It’s one of those nightmare scenarios: You’re on your flight, and all seems well. Then, when you’re mere moments from starting the descent to your destination, the pilot announces the plane can’t land because of bad weather. Panic sets in. Will the plane be struck by lightning? Will you have to go all the way back to your starting point? An airline pilot who goes by the handle @almostcaptainmorgan (the pilot behind that viral video on the Denver’s airport bathrooms with windows that offer very little privacy) recently took to Instagram to explain what to expect if you’re ever caught in a storm while flying.

Morgan, the pilot, explains that on a recent flight from St. Louis to Chicago, air traffic control ordered the plane to execute a “hold and wait.” That means that the plane couldn’t land in Chicago, but actually had to circle the airport (in the air) before getting the all clear. One problem: Air traffic control wanted the plane to wait for an hour, but there was only enough fuel to keep the plane in the air for 30 minutes.

Using a special keypad in the cockpit (called the ACARS “text messaging system”) the plane communicated its predicament to air traffic control. This is where the situation gets tricky (and probably uncomfortable) for passengers: In this case, the plane was actually told to return to St. Louis. A collective groan probably emitted from the passenger cabin when they got the news, but it didn’t turn out all bad: Once they got there, the plane underwent a so-called gas and go. All the passengers stay on the plane, it refuels, and they head back to Chicago (where the weather had, by then, cleared up).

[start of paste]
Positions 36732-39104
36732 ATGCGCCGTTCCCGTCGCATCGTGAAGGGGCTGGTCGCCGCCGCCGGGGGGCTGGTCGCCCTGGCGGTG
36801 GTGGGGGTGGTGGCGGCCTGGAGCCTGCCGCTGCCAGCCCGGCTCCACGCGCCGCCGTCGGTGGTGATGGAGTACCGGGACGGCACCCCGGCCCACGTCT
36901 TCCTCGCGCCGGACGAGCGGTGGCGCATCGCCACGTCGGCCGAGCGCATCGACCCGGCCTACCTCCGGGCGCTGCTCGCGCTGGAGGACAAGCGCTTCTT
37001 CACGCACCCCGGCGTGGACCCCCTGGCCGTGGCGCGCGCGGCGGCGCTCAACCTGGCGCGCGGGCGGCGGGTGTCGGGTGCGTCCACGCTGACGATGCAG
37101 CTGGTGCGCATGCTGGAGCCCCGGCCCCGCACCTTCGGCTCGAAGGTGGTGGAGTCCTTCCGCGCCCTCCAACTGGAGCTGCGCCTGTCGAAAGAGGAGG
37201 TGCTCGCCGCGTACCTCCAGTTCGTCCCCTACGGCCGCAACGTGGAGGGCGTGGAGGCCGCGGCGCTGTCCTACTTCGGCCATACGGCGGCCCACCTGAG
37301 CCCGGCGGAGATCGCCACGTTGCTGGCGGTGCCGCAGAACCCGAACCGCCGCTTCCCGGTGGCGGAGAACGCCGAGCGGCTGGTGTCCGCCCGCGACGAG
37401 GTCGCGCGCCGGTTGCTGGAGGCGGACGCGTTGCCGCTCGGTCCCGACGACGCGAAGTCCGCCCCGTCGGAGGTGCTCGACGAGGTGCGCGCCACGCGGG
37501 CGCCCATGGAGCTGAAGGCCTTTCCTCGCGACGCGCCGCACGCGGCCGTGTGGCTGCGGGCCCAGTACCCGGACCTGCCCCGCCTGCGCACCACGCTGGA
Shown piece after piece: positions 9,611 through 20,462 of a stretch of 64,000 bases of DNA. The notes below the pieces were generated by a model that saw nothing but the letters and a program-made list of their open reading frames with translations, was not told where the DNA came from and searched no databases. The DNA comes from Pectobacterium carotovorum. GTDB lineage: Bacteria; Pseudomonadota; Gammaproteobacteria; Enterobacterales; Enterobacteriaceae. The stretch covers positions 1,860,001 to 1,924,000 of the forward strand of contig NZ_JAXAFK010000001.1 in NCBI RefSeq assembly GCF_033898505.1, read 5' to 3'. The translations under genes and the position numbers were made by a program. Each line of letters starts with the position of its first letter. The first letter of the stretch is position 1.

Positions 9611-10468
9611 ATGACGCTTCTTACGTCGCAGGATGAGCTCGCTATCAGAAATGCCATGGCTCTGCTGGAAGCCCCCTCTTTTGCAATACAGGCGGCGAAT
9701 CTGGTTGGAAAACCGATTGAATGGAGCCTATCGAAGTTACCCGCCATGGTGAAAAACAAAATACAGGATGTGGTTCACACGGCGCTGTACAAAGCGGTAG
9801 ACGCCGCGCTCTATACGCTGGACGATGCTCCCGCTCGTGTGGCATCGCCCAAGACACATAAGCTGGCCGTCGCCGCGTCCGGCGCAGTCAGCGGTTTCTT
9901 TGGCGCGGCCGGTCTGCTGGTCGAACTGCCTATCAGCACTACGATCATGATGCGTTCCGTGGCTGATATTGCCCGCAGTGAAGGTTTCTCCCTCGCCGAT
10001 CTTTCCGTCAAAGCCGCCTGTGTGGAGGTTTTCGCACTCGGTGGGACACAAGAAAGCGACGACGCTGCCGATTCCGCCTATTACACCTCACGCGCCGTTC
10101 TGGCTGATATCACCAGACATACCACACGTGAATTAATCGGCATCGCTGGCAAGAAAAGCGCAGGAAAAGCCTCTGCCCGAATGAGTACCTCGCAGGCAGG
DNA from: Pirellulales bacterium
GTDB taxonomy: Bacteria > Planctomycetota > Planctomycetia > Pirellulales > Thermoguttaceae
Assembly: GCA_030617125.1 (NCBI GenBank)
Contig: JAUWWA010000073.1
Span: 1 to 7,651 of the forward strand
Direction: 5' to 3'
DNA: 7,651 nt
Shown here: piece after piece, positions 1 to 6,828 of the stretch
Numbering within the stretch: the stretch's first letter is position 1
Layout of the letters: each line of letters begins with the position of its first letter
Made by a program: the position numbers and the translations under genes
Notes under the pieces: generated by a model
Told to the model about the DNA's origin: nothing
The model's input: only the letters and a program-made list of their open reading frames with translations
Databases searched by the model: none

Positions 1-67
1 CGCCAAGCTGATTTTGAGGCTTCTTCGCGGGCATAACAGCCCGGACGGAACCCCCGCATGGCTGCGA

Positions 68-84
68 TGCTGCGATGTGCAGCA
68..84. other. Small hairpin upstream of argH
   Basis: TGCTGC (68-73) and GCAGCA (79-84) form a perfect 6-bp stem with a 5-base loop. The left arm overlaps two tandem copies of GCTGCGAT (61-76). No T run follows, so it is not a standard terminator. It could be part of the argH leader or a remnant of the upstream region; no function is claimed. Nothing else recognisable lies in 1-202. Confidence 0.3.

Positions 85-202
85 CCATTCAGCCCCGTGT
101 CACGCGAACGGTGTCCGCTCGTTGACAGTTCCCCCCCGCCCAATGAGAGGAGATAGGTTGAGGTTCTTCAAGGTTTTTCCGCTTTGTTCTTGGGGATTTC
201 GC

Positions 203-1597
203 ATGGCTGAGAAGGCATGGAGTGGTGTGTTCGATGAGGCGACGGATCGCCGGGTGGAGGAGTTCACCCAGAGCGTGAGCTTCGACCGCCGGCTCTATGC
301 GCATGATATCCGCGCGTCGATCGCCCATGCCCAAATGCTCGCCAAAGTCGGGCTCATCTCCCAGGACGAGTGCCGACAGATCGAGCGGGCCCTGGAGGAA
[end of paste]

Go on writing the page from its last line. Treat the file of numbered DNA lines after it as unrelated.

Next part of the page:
In the scenario Morgan describes, passengers will eventually get to their destination, it might just take double the time. But there are other ways a bad weather situation might play out. According to the FAA, most aircrafts can safely fly over thunderstorms, but sometimes a thunderstorm can block a flight path.

In that case, the plane will be rerouted to nearby airspace, and in extreme cases, to a neighboring airport. In that case, passengers might end up in an entirely different part of the country than intended, for their own safety. Other planes that haven’t taken off yet have to wait at the gate until its safe to depart (which could result in long delays), while others that are waiting to land will be ordered into a holding pattern. The FAA also confirms what Morgan said in video: sometimes planes are ordered to land at different airports to refuel and wait out the storm.

The bottom line is, no matter what decision air traffic control makes about the plane, if there’s bad weather at your destination, passengers can expect long delays.